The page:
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Policy Solution

Checking the President’s Sanctions Powers

Summary: The International Emergency Economic Powers Act, known as IEEPA, gives the president largely unchecked power to impose crippling economic sanctions. Congress must reform it.

Published: June 10, 2021
Shifting balance between Congress and the White House
Jessica Eckert/Getty/Library of Congress

There are more than 120 statutory powers that the president can invoke when declaring a national emergency, but the vast majority of the emergencies declared since the National Emergencies Act (NEA) was enacted in 1976 rely on just one of these. footnote1_7lg5agn 1 See Brennan Center for Justice, “A Guide to Emergency Powers and Their Use,” December 5, 2018, last updated April 24, 2020, That power is the International Emergency Economic Powers Act (IEEPA), which has been the sole or primary statutory authority invoked in 65 of the 71 emergency declarations made during this period.

IEEPA, which became law in 1977, gives the president sweeping powers to impose economic sanctions on persons and entities upon determining that there exists an “unusual and extraordinary threat, which has its source in whole or substantial part outside the United States, to the national security, foreign policy, or economy of the United States.” Over the years, it has been invoked to deal with the proliferation of chemical and biological weapons and weapons of mass destruction, hostile foreign governments, terrorism, transnational crime, cyberattacks, human rights abuses, corruption, interference in U.S. elections, potential intrusions into U.S. communications technology, and perceived threats from the International Criminal Court. footnote2_zjusq8c 2 See Brennan Center for Justice, “Declared National Emergencies Under the National Emergencies Act,” last updated April 22, 2021,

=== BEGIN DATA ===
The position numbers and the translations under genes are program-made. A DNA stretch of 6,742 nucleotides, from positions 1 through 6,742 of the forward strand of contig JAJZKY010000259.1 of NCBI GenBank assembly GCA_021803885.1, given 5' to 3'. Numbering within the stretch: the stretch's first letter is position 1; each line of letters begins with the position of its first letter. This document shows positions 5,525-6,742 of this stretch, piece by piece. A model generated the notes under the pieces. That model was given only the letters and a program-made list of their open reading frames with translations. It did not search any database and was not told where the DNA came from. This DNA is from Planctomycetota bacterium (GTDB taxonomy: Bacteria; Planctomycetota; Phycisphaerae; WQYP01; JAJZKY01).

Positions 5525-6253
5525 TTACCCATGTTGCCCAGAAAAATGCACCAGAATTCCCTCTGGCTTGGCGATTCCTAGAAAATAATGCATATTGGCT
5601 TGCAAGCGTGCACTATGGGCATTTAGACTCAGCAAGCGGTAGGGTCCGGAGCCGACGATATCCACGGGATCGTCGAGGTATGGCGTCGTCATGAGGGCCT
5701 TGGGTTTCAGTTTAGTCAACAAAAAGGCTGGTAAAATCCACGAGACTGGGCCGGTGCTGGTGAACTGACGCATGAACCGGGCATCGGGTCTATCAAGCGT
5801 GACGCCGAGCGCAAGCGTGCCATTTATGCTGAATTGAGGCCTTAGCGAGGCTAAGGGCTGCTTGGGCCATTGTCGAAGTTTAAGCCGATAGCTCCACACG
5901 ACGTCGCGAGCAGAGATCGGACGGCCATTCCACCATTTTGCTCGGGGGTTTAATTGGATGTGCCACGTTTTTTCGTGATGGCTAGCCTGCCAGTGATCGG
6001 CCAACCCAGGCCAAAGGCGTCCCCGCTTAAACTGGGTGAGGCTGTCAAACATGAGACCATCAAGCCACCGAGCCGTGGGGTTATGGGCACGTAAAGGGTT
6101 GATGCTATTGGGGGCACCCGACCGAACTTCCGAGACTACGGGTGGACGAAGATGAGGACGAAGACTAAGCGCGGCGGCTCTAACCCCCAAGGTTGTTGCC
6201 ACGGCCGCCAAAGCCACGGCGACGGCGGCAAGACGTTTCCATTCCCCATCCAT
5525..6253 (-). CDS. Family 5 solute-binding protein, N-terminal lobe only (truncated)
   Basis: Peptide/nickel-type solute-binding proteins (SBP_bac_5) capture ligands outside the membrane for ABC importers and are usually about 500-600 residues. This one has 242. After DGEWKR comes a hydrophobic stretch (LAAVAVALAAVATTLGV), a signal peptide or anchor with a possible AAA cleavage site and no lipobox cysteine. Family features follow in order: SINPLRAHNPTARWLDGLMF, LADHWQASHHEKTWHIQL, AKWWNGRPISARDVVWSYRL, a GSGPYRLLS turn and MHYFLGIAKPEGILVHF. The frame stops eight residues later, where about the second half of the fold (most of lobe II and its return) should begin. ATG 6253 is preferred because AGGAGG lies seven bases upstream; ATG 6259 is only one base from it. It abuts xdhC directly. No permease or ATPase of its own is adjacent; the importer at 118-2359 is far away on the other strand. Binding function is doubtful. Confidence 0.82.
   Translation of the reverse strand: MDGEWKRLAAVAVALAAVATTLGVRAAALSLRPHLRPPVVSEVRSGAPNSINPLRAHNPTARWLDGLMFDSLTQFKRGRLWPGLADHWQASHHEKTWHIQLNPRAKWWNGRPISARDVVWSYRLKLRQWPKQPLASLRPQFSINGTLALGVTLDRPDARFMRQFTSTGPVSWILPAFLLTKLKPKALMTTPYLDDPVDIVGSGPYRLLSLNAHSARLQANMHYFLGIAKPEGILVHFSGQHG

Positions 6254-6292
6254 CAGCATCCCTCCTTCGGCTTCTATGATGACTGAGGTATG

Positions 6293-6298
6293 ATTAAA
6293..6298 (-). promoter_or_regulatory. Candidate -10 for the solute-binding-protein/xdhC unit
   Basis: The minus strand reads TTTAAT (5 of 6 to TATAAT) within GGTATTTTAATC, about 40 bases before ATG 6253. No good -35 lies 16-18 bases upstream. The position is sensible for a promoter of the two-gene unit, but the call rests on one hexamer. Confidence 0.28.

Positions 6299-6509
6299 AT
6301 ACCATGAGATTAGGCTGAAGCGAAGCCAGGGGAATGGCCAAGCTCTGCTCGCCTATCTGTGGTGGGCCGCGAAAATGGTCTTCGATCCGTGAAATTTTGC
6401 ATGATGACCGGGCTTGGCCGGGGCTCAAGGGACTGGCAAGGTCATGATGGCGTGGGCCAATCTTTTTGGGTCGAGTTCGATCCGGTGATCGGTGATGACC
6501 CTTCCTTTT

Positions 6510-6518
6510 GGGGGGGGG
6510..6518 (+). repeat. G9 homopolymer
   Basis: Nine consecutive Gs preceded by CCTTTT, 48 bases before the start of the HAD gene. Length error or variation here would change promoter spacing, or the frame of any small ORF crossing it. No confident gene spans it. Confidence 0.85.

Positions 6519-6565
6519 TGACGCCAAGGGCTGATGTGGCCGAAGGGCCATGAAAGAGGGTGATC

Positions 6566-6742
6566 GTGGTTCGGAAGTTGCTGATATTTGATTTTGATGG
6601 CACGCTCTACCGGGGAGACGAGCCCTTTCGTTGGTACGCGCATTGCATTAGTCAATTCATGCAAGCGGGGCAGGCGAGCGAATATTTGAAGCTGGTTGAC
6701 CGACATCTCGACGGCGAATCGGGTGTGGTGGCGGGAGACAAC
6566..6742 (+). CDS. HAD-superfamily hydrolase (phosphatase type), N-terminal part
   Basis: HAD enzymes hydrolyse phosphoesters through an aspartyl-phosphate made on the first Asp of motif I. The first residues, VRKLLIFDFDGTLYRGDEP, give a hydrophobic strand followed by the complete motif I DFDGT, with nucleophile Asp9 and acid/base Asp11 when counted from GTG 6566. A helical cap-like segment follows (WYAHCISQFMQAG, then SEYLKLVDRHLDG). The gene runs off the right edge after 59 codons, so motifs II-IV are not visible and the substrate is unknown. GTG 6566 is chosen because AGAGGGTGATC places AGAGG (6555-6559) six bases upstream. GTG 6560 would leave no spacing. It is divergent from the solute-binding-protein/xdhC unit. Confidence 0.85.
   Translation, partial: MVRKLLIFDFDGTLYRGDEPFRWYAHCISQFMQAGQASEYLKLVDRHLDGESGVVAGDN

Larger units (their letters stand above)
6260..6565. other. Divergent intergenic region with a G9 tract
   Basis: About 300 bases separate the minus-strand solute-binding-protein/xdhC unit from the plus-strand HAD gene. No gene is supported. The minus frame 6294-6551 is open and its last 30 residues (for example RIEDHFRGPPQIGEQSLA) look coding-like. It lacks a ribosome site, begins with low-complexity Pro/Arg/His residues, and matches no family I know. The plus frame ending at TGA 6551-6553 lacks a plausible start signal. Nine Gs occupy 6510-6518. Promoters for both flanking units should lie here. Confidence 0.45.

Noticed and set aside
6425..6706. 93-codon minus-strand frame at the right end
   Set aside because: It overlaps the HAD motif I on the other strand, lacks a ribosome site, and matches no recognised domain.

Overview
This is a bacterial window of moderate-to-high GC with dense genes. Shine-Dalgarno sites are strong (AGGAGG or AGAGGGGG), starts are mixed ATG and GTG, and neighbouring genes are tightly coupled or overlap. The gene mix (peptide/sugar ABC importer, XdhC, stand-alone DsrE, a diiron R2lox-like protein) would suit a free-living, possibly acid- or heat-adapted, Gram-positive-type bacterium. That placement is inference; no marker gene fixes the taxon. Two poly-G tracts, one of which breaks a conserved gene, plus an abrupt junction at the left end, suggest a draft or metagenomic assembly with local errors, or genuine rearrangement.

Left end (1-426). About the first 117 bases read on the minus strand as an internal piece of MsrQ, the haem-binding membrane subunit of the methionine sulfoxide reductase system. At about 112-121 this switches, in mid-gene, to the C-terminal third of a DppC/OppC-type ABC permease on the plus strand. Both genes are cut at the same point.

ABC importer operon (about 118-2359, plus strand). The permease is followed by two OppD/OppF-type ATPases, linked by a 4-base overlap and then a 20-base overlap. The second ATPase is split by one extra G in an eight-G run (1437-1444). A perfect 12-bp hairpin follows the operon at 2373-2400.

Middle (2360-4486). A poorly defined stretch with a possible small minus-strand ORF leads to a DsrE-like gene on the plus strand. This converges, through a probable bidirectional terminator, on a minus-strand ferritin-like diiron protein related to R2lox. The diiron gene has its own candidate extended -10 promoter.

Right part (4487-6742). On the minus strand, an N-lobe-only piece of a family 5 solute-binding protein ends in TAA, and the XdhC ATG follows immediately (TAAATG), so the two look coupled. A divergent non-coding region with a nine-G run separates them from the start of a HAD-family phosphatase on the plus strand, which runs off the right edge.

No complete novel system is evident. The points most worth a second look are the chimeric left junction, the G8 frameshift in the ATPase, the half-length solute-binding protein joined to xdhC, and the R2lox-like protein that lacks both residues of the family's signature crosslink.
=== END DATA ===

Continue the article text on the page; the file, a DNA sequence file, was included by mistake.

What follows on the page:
IEEPA’s use has been expansive geographically as well as thematically. Sanctions have been levied against numerous countries, from Iran and North Korea to Belarus and Côte d’Ivoire. Indeed, IEEPA has been used against persons engaged in certain activities no matter where they might be in the world — and also against groups and persons within the United States. The government’s compendium identifying sanctioned persons and entities, a majority of which are sanctioned under IEEPA, runs to more than 1,400 three-column pages. footnote3_has0qh0 3 Office of Foreign Assets Control, “Specially Designated Nationals and Blocked Persons List,” March 10, 2021,

The imposition of sanctions under IEEPA has been called a “financial death sentence.” footnote4_mgzsjab 4 Spencer S. Hsu, “Chinese Bank Involved in Probe on North Korean Sanctions and Money Laundering Faces Financial ‘Death Penalty,’” Washington Post, June 24, 2019, In most cases, anyone who falls within the legal jurisdiction of the United States is barred from transacting with persons or entities designated as targets of sanctions, and any property of a target that comes within U.S. jurisdiction must be frozen. Put simply, with the stroke of a pen, the president can freeze all of a person’s U.S.-based assets and make it illegal for anyone in the United States (and many outside the country) to conduct any financial transaction with them. If the target is an American citizen or resident, the practical effect is that no one can give them a job, rent them an apartment, or even sell them groceries without the government’s permission.